The cluster experiment will examine the effects of distance and direction from the red alder patch and the effect of patch density on growth of Douglas-fir, on light, and on soil nitrogen, soil pH, and soil organic matter content.

Modeling Light Penetration through red alder canopies

The amount of light that penetrates through red alder canopies varies as a function of 1) stand characteristics (number, size, spatial arrangement, and crown architecture of red alder), 2) season (the locations of the sun and leaf development of the canopy), 3) time of day, and 4) weather conditions.

Light is one of the major factors involved in interactions between red alder and conifers. A model is currently being developed for estimating the amount of light penetrating red alder canopies. The model will estimate light penetration through alder stands of various sizes and configurations and demonstrate light penetration varies diurnally and seasonally. Model output will include estimates of hourly averages and of hourly, daily, weekly, and seasonal totals.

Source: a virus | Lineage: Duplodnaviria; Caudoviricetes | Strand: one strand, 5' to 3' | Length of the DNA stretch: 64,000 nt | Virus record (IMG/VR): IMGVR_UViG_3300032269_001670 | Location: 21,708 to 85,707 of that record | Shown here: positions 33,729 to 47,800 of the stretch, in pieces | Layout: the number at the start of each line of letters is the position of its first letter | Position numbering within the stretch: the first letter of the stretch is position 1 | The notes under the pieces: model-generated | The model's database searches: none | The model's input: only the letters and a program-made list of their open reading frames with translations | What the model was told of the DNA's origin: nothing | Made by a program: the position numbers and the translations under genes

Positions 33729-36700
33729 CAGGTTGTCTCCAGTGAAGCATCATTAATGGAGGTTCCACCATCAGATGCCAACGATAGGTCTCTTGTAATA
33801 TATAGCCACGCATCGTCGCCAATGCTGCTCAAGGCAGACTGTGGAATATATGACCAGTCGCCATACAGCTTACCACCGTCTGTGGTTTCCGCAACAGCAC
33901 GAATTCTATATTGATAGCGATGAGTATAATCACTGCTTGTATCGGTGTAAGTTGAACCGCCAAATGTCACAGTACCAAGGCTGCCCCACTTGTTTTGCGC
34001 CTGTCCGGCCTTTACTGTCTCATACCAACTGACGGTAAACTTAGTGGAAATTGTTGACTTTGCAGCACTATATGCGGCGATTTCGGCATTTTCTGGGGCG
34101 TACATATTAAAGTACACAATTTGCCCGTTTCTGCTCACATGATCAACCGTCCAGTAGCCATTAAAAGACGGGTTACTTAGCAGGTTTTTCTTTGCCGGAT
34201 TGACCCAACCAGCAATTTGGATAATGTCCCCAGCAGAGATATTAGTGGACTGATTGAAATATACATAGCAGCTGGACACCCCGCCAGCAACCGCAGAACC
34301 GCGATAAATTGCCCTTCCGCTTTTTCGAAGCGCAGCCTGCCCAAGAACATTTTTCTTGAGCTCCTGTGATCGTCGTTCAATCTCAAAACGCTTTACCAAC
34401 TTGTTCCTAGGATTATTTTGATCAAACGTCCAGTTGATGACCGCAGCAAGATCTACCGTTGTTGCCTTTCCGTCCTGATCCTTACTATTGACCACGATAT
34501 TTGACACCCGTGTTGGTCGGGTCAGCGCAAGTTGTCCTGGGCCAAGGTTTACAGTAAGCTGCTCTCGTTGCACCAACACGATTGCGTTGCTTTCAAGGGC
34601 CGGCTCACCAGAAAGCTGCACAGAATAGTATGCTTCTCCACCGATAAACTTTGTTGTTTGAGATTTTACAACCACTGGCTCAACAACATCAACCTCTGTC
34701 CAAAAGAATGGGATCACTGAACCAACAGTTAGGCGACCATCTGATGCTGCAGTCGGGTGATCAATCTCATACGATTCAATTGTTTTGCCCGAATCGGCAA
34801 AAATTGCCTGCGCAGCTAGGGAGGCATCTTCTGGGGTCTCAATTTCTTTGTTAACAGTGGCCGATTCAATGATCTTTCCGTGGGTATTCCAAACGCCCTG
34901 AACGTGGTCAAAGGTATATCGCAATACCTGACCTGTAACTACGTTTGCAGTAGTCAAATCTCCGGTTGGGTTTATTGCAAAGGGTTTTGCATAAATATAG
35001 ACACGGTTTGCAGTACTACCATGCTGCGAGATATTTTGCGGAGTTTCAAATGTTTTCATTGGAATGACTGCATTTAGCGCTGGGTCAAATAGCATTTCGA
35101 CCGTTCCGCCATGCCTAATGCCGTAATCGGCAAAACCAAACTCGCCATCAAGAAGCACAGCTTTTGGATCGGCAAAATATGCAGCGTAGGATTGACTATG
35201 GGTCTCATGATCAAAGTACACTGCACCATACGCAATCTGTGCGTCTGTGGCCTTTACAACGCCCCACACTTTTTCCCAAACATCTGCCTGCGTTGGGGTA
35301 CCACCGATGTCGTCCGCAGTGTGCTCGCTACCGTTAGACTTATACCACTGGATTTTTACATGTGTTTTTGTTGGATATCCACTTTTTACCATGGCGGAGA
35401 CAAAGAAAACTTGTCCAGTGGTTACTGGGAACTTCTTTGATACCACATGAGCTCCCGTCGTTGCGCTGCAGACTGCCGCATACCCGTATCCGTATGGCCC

Ecosystem Modeling

Ecosystem models are useful tools for exploring the tradeoffs between beneficial and detrimental effects of red alder on stand growth, and on long-term site productivity. The FORCYTE_11 Ecosystem model has been calibrated for red alder, Douglas-fir, western red cedar, and western hemlock. Simulations using FORCYTE_11 indicate that between 100 and 200 well-spaced stems of red alder per hectare will increase Douglas-fir yields by up to 13% (Figure 4). However, this study and others indicate that intermixing alder with Douglas-fir will lead to substantial losses in the conifer component unless alder densities are less than 200 trees per hectare. Simulations with mixtures of red alder and western red cedar, or with red alder and western hemlock provide similar results. However, performance of western red cedar or western hemlock declines when red alder densities exceed 500 trees per hectare.